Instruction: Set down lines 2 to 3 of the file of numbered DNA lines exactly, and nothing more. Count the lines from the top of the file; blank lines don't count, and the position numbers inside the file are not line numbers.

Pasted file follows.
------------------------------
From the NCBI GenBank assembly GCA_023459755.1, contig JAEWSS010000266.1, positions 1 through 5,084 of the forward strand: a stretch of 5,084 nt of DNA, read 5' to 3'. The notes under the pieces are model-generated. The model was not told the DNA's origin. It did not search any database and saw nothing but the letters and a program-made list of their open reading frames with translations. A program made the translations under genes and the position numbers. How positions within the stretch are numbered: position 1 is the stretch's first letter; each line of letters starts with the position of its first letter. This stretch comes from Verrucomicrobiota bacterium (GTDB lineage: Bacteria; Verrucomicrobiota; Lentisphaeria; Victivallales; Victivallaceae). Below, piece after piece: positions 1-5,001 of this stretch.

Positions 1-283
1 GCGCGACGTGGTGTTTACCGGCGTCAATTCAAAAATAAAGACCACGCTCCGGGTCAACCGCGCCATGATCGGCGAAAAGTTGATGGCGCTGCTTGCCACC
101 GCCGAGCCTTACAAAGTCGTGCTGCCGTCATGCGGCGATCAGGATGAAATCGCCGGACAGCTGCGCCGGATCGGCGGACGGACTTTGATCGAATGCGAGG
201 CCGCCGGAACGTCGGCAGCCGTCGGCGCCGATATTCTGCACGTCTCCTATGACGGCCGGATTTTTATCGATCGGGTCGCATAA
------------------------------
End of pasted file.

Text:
Positions 1-283
1 GCGCGACGTGGTGTTTACCGGCGTCAATTCAAAAATAAAGACCACGCTCCGGGTCAACCGCGCCATGATCGGCGAAAAGTTGATGGCGCTGCTTGCCACC